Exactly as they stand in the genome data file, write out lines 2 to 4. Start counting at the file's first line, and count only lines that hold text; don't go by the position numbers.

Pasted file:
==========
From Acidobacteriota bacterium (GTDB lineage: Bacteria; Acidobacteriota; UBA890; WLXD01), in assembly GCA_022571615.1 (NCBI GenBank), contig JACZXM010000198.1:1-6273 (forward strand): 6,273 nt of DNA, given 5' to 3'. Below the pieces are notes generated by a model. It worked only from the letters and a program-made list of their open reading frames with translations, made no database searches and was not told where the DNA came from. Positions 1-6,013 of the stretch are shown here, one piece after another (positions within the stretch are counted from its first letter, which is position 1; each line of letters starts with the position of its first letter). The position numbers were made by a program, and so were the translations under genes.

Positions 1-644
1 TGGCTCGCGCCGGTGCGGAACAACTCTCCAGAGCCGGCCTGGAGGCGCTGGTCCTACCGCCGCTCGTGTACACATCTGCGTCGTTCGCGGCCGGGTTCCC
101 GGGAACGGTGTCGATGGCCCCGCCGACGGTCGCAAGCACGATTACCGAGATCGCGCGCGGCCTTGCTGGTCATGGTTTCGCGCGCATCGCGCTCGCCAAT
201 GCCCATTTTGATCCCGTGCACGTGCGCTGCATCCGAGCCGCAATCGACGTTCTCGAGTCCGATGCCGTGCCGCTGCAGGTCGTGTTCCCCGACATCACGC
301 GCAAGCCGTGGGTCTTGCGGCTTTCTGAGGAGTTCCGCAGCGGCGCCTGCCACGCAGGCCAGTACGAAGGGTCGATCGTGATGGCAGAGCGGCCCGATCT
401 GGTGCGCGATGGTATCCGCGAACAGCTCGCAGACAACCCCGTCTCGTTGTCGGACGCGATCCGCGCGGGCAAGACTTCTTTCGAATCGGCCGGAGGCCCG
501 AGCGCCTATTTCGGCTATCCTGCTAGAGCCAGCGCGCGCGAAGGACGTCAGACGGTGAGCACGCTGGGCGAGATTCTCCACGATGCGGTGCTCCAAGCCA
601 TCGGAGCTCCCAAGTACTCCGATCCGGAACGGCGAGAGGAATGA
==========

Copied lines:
Positions 1-644
1 TGGCTCGCGCCGGTGCGGAACAACTCTCCAGAGCCGGCCTGGAGGCGCTGGTCCTACCGCCGCTCGTGTACACATCTGCGTCGTTCGCGGCCGGGTTCCC
101 GGGAACGGTGTCGATGGCCCCGCCGACGGTCGCAAGCACGATTACCGAGATCGCGCGCGGCCTTGCTGGTCATGGTTTCGCGCGCATCGCGCTCGCCAAT